Amazon could owe drivers £140 million over employee rights claims

Amazon could owe thousands of drivers who deliver its parcels an average of £10,500 compensation for each year they have delivered for the company.

Amazon could owe thousands of drivers who deliver its parcels an average of £10,500 compensation for each year they have delivered for the company, according to a law firm.

Leigh Day has launched an employee rights claim on behalf of drivers and believes that Amazon could owe drivers a total £140m in compensation. It is arguing that the drivers’ work and how they fit into the business is dictated by Amazon, and says that as a result delivery drivers should have more rights.

Currently, drivers making deliveries on behalf of Amazon via ‘Delivery Service Partners’ (DSPs) are classified as self-employed, so they don’t benefit from employees’ rights such as holiday pay, at least National Minimum Wage and an employment contract.

Drivers say that after paying vehicle rental and insurance, they are often left with meagre earnings. They also say that the Amazon app gives them estimated travel times between deliveries, which they have to meet.

Leigh Day says that at least 3,000 drivers could be able to claim for employee rights.

Delivery driver Bill Lightfoot, whose name has been changed to protect his identity, said:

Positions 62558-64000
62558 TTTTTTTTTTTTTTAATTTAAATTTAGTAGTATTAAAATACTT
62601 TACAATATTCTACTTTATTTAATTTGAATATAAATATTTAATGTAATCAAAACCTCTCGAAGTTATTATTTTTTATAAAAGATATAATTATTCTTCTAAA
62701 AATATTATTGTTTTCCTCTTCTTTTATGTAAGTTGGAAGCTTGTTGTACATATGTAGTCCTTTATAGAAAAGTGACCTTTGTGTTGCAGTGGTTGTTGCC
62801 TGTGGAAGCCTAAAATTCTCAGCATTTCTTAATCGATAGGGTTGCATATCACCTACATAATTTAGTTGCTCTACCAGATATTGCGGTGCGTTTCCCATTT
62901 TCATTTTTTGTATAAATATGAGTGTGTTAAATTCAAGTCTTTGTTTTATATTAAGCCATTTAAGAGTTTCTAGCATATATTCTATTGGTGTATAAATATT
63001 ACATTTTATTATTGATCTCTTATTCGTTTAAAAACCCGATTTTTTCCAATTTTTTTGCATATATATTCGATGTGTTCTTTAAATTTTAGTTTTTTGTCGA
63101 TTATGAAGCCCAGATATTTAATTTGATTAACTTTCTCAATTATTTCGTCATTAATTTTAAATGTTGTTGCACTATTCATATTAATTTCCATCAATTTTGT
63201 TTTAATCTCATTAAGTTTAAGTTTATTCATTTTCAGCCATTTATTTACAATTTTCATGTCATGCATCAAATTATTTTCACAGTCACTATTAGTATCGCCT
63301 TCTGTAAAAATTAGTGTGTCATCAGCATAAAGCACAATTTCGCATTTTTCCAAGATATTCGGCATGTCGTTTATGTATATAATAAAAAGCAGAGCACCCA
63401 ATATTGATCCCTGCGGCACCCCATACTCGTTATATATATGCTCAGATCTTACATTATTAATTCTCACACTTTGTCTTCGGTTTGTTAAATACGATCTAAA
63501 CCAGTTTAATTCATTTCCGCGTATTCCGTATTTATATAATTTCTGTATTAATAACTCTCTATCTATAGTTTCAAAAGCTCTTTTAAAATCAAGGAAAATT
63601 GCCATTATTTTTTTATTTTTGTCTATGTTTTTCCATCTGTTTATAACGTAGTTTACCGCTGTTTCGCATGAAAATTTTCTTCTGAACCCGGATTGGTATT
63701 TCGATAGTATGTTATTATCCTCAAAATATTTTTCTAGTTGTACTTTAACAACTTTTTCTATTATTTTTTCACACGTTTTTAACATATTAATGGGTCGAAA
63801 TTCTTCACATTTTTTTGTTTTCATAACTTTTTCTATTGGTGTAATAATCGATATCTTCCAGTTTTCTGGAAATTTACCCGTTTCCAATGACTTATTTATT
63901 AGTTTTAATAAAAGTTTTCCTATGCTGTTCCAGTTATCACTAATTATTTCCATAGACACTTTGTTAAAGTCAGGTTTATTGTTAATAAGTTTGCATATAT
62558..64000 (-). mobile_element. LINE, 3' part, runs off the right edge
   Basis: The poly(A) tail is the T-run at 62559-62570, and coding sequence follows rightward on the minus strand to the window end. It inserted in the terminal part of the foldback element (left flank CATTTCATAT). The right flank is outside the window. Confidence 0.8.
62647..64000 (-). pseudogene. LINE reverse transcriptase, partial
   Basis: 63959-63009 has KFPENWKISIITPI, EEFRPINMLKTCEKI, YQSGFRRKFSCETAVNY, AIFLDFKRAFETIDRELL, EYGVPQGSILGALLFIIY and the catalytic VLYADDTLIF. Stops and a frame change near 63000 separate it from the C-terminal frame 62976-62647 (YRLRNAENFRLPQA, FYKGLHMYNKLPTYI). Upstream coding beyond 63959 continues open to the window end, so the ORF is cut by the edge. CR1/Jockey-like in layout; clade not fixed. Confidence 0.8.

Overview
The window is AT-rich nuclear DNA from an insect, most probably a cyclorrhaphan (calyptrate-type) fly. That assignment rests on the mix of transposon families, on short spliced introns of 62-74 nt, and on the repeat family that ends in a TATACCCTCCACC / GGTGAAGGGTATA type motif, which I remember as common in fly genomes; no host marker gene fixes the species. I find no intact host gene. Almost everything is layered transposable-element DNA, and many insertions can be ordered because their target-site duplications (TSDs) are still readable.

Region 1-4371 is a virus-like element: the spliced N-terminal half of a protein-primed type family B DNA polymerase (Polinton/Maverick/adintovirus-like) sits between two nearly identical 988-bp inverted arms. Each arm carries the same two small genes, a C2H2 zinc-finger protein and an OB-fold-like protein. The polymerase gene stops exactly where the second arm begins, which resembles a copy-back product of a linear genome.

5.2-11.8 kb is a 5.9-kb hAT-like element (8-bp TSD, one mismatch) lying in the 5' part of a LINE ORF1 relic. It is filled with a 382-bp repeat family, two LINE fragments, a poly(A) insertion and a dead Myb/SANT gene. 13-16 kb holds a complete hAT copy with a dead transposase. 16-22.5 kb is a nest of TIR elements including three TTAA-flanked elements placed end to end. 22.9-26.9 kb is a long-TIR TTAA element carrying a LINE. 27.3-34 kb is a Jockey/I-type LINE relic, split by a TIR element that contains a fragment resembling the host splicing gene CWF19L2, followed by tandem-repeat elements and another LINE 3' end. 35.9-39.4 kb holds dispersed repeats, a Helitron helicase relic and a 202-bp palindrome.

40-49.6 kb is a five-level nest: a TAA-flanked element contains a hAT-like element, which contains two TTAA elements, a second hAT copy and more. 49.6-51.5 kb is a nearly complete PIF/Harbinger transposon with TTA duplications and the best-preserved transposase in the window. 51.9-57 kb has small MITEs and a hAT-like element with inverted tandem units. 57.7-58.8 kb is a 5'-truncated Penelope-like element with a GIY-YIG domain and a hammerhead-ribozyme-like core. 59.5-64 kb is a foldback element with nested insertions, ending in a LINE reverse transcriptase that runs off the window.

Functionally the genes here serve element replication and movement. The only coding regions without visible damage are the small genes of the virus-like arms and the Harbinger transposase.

“The work is horrendous because Amazon control everything you do. There were times I was out on delivery, and I’d stop for a few minutes, and they’d ring up and ask why I was parked up.

“The money I was earning wasn’t anywhere close to covering my rent and bills. In one week, I worked 36 hours over four days and I should have earned £464 but they gave me £2.74. It doesn’t sound believable but it’s true.

“I was very unhappy delivering for them. Effectively I was paying them to do their deliveries, rather than the other way around.”

Kate Robinson, a solicitor in the employment team at Leigh Day, said: “Amazon is short-changing drivers making deliveries on their behalf. This is disgraceful behaviour from a company that makes billions of pounds a year. Drivers delivering for Amazon have to work set shifts and book time off, yet Amazon claim they are self-employed.

“Paying out compensation of £140m sounds like a large bill to foot, but for a company that turned a profit of £5.8bn in the first three months of 2021, it’s a drop in the ocean. For drivers on the other hand, earning at least National Minimum Wage, getting holiday pay and being under a proper employment contract could be life changing.”

Amazon says it is committed to ensuring drivers are fairly compensated.

The company said: “We’re hugely proud of the drivers who work with our partners across the country, getting our customers what they want, when they want, wherever they are.”

Basit Mahmood is editor of Left Foot Forward

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